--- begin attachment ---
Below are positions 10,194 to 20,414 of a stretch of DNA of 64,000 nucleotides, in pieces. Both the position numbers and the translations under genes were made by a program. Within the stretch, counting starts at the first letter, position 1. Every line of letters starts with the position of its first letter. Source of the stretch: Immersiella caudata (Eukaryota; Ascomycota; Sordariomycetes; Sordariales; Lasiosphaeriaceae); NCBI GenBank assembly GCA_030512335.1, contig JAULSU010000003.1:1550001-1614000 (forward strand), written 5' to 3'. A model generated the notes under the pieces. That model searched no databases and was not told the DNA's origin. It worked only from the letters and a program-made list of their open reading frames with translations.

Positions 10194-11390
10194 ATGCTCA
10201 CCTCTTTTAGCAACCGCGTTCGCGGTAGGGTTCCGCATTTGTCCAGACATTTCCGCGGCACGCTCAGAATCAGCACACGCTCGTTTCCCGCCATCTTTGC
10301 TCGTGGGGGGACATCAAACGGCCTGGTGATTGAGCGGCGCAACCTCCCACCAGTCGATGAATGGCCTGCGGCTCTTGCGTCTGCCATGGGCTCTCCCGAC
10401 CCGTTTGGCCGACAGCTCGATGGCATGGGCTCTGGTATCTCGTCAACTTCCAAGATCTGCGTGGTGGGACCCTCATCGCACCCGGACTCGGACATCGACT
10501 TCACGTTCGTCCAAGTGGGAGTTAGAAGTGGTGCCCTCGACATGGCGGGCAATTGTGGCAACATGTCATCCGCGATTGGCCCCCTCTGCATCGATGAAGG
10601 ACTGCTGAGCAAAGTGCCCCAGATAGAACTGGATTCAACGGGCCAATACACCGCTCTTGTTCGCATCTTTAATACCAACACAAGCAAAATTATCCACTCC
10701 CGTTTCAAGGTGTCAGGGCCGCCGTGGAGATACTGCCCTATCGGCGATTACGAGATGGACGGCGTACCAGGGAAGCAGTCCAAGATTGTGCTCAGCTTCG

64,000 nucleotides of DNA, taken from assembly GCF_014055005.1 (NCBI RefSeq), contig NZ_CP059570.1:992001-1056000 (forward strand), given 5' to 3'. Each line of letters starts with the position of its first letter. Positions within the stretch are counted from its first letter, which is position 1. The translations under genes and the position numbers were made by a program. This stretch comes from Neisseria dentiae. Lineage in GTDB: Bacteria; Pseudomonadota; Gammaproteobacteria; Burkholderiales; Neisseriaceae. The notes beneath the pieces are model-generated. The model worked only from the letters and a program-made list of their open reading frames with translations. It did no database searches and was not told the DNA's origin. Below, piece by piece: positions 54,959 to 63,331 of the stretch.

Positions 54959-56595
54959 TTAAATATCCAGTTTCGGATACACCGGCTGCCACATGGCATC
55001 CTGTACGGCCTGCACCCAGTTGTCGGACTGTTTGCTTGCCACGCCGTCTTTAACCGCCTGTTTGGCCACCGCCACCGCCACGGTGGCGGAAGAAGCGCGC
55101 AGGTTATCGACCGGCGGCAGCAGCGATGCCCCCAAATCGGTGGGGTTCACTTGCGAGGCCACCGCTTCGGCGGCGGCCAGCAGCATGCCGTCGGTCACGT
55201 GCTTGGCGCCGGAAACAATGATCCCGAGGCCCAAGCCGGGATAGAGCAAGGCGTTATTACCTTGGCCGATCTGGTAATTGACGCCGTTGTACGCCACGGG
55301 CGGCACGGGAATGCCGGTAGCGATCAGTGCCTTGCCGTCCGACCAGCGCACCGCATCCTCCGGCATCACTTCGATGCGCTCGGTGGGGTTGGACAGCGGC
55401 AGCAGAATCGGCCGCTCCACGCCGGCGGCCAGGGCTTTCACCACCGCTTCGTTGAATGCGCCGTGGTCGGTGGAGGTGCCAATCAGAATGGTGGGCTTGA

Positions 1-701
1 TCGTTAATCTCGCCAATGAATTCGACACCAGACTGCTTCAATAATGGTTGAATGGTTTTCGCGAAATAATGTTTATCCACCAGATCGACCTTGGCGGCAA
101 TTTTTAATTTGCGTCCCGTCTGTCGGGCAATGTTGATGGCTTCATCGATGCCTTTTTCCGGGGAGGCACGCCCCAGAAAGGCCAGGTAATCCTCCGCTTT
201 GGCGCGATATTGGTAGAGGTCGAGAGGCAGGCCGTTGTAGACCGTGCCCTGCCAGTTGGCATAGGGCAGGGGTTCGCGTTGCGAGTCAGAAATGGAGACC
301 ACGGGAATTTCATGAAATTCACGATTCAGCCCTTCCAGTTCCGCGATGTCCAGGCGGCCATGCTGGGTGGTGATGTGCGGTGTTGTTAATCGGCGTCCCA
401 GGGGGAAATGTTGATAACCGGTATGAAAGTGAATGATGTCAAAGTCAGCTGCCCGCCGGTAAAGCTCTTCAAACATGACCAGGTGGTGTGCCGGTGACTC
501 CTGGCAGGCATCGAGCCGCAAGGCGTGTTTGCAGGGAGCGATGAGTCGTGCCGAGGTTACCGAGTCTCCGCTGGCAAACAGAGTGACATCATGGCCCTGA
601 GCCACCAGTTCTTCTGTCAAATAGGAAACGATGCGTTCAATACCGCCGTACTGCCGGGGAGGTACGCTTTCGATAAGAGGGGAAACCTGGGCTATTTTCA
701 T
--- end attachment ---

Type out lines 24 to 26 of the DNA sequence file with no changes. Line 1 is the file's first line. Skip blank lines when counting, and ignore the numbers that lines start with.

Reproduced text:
501 CTGGCAGGCATCGAGCCGCAAGGCGTGTTTGCAGGGAGCGATGAGTCGTGCCGAGGTTACCGAGTCTCCGCTGGCAAACAGAGTGACATCATGGCCCTGA
601 GCCACCAGTTCTTCTGTCAAATAGGAAACGATGCGTTCAATACCGCCGTACTGCCGGGGAGGTACGCTTTCGATAAGAGGGGAAACCTGGGCTATTTTCA
701 T